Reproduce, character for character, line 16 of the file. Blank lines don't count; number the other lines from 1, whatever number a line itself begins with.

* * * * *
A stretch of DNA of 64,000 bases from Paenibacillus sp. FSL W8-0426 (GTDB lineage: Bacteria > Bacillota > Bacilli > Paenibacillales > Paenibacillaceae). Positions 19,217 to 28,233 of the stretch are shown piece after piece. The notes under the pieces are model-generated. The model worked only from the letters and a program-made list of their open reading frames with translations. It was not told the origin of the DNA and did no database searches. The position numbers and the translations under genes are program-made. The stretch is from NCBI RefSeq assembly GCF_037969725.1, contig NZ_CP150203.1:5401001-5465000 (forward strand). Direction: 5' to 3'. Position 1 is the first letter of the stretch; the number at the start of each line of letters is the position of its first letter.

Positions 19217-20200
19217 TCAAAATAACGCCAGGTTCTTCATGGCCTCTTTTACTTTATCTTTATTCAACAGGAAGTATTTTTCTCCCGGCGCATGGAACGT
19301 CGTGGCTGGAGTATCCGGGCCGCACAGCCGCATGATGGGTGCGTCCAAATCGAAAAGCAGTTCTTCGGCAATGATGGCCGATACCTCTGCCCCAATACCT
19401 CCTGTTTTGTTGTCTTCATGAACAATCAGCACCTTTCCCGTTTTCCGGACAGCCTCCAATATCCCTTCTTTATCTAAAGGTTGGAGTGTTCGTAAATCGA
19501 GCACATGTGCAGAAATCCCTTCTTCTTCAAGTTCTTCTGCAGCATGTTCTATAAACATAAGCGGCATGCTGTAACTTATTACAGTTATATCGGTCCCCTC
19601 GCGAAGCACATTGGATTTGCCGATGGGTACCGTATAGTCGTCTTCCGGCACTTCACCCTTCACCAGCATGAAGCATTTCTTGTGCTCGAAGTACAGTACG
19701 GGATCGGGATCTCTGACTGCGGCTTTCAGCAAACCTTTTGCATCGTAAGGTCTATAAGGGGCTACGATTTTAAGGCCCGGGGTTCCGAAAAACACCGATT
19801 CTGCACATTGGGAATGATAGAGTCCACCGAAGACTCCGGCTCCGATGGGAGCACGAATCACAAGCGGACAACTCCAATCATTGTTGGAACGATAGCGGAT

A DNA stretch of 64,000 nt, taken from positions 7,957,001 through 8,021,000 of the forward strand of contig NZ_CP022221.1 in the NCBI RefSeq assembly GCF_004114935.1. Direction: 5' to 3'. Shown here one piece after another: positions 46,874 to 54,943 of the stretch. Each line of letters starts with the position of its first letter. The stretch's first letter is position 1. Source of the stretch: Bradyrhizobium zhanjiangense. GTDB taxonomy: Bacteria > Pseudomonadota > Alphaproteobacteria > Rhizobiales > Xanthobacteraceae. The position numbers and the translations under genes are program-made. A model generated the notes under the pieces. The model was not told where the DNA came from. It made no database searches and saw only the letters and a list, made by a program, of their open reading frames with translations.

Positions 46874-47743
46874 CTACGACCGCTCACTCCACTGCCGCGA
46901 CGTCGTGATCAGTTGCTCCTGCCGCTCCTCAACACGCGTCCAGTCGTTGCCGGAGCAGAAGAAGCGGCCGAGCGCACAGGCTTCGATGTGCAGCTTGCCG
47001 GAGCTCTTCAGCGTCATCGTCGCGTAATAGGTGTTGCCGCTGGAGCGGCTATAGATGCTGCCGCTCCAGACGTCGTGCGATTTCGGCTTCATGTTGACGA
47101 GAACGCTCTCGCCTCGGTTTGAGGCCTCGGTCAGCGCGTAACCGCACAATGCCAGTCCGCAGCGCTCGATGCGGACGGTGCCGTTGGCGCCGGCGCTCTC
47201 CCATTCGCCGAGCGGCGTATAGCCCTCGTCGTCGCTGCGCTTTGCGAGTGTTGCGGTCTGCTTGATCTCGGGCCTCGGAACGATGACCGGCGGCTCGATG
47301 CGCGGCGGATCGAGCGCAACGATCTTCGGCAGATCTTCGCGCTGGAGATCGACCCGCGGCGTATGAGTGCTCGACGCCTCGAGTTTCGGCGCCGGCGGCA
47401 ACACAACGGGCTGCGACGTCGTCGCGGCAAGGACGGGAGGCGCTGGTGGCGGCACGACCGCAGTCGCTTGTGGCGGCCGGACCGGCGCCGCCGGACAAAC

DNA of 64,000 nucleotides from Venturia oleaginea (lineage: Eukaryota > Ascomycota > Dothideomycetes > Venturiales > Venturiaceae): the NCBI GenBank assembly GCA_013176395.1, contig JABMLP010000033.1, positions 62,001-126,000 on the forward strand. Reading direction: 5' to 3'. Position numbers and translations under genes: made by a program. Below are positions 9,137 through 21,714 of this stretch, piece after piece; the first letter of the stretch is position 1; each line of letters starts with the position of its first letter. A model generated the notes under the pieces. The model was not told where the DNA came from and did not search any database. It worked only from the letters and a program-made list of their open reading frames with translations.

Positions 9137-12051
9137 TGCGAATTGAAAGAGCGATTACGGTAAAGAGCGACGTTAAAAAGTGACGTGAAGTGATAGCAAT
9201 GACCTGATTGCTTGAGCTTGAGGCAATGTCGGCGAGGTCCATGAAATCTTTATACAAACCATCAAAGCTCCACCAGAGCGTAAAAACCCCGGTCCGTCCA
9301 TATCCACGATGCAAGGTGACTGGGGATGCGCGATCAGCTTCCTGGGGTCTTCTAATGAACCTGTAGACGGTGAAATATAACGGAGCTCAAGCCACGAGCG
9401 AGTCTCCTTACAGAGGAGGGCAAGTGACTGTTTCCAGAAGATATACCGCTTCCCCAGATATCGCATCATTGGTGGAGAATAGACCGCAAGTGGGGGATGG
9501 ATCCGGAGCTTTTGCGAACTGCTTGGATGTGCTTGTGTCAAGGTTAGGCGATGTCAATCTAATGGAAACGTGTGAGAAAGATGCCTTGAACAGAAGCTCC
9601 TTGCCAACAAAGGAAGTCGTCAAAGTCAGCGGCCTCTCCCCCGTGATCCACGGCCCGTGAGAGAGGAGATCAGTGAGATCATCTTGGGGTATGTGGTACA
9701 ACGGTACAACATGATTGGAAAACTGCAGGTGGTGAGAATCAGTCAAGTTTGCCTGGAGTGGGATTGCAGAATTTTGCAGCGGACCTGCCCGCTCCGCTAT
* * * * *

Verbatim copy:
47201 CCATTCGCCGAGCGGCGTATAGCCCTCGTCGTCGCTGCGCTTTGCGAGTGTTGCGGTCTGCTTGATCTCGGGCCTCGGAACGATGACCGGCGGCTCGATG